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Tuesday Triple-Play: A-Rod, A-Rod, A-Rod

1. No offense to Peter Gammons, who is one of the titans of my profession, and who I like and respect, but he should have gone further in his probing of Alex Rodriguez when he had the chance eight days ago. Luckily, we, the media, get a mulligan today -- and I suspect these will be the primary lines of interrogation:

*Where and how did you obtain the drugs in question? This is especially important because one of the substances for which he tested positive, Primobolan, is not available in the U.S. even with a prescription. There are plenty of possible reasons why Rodriguez would have evaded this question when Gammons asked it -- the most likely being an unwillingness to implicate anyone else. But if that's the case, Rodriguez should at the very least say exactly that in explaining why he won't answer it, as opposed to rambling on about "trainers" and "GNC stores" and the "loosey-goosey atmosphere."

*When, exactly, did he start using the drugs, and when did he stop? He told Gammons it was "pretty accurate" to say the use occurred in 2001, 2002 and 2003 -- which happened to be the three seasons he spent in Texas. Obviously, this screamed out for a follow-up, and without question that follow-up will be asked today.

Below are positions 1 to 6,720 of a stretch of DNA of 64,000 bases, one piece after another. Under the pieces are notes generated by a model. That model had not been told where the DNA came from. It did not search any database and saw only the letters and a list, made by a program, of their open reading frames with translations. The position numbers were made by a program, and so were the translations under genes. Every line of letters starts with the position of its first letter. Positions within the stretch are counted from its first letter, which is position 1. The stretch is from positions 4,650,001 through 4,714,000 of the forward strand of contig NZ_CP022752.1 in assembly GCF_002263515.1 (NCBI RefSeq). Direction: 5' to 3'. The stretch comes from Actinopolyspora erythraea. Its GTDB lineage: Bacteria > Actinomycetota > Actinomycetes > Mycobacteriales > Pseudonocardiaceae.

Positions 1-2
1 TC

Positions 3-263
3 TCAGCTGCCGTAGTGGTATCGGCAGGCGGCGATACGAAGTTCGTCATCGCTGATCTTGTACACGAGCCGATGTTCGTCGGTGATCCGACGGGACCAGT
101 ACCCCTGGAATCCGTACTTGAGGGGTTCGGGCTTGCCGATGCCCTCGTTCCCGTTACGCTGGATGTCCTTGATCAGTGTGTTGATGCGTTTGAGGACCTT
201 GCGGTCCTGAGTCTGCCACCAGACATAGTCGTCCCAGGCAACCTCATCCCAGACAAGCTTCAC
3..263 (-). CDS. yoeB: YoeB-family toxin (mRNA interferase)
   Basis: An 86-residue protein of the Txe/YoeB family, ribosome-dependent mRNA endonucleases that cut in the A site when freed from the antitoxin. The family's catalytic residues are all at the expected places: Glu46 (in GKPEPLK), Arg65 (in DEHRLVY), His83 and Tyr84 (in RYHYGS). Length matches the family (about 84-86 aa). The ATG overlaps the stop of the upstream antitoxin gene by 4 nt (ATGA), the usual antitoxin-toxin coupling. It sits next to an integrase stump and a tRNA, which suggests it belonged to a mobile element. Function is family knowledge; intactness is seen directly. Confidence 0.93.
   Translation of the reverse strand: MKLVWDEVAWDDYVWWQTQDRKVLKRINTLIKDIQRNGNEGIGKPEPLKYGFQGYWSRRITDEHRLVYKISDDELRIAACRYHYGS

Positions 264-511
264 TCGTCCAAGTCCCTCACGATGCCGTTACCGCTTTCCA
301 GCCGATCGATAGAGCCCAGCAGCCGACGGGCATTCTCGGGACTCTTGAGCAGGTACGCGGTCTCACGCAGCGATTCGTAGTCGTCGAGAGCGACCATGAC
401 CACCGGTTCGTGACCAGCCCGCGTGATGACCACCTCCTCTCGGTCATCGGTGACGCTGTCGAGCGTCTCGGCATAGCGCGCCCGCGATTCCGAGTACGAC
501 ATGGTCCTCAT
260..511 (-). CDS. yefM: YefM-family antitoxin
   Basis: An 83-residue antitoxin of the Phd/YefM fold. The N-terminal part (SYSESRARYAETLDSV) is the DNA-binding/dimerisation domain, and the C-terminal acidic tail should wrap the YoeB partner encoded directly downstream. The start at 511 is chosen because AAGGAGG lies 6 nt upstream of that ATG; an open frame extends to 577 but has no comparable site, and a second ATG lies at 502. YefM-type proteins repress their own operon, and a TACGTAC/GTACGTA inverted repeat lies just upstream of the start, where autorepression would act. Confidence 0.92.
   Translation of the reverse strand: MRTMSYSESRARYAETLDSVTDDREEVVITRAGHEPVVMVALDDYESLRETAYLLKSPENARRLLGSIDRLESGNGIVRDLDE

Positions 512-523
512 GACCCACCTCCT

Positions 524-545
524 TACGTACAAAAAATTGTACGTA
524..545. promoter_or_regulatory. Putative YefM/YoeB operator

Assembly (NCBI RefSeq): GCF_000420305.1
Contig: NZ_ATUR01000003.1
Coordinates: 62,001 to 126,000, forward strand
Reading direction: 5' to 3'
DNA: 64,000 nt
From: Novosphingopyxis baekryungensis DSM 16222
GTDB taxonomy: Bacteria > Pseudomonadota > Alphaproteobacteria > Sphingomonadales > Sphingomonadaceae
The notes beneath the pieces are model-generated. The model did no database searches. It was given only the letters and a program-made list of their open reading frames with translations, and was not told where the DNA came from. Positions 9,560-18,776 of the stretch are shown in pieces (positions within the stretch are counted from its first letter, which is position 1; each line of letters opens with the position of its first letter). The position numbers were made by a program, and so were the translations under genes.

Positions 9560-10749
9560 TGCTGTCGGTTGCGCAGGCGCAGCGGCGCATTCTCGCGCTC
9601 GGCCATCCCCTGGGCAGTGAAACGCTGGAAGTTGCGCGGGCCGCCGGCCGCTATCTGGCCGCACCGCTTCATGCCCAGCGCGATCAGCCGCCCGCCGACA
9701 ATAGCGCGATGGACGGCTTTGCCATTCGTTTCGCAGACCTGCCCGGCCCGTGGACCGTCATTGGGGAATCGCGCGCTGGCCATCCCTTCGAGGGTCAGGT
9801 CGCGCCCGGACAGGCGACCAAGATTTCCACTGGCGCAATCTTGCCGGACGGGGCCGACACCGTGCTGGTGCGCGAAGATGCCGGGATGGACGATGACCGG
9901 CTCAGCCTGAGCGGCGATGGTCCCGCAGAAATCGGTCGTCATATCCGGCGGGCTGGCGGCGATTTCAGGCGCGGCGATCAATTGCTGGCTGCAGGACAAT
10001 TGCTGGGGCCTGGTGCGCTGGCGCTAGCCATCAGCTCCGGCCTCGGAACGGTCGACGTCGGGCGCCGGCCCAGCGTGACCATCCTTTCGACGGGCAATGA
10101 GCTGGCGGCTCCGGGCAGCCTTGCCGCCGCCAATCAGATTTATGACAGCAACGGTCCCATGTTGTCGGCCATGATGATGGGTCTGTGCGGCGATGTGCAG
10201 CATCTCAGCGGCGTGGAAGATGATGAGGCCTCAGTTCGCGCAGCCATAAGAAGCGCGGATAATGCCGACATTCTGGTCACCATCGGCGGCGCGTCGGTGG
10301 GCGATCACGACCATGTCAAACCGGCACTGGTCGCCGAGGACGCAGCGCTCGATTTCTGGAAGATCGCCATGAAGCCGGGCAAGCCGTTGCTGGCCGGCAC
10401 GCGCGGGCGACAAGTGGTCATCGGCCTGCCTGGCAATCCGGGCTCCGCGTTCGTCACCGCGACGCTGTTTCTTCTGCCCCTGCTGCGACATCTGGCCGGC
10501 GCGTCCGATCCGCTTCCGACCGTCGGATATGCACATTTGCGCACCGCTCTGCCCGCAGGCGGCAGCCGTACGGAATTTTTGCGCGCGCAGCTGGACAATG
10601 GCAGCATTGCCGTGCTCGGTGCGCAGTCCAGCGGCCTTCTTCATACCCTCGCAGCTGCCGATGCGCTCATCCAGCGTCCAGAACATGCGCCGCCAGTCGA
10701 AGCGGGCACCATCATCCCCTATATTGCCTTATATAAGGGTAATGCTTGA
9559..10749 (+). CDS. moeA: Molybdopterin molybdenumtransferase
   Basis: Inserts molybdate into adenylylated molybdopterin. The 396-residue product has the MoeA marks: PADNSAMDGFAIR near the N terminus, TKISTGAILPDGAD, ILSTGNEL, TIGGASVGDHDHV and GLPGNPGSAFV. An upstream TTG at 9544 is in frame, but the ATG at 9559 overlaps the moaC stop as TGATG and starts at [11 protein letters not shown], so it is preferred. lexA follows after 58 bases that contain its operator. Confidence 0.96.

*Does he really expect us to believe he didn't know what he was putting in his body?

There are other questions that need to be asked, to be sure -- one that comes to mind is why he falsely accused Sports Illustrated writer Selena Roberts of criminal acts -- but those three are the biggies.

2. Will the Ones With Rings stand beside Rodriguez in a show of support? Of course they will. Derek Jeter, Mariano Rivera, Jorge Posada and Joe Girardi may despise Rodriguez, but they, along with Andy Pettitte, are essentially obligated to show up, because they all did for Pettitte's HGH news conference a year ago, and to not show up would be a too-obvious bit of symbolism. And despite what anyone in the clubhouse thinks of him, they all also recognize they need a fully focused and comfortable Rodriguez in order to achieve their mission.

3. By my count, this is the fourth time in six years the opening of Yankees camp has been dominated by a PED-related storyline. In 2004, it was Gary Sheffield and Jason Giambi, who had been revealed to have been witnesses for the BALCO grand jury. In 2005, it was Giambi's bizarre apology (which was actually delivered in New York a couple of days before camp opened) after his grand jury testimony admitting steroids use was published in the San Francisco Chronicle. And last year, of course, it was Pettitte acknowledging his HGH use.

This doesn't make the late-2000s Yankees the flag-bearers for the Steroids Era -- the late-1990s Rangers, the early-2000s Athletics and the mid-2000s Orioles would all appear to have a stronger claim on the title -- but it is instructive nonetheless.

And we haven't even mentioned Roger Clemens yet.

By Dave Sheinin  |  February 17, 2009; 8:39 AM ET
 
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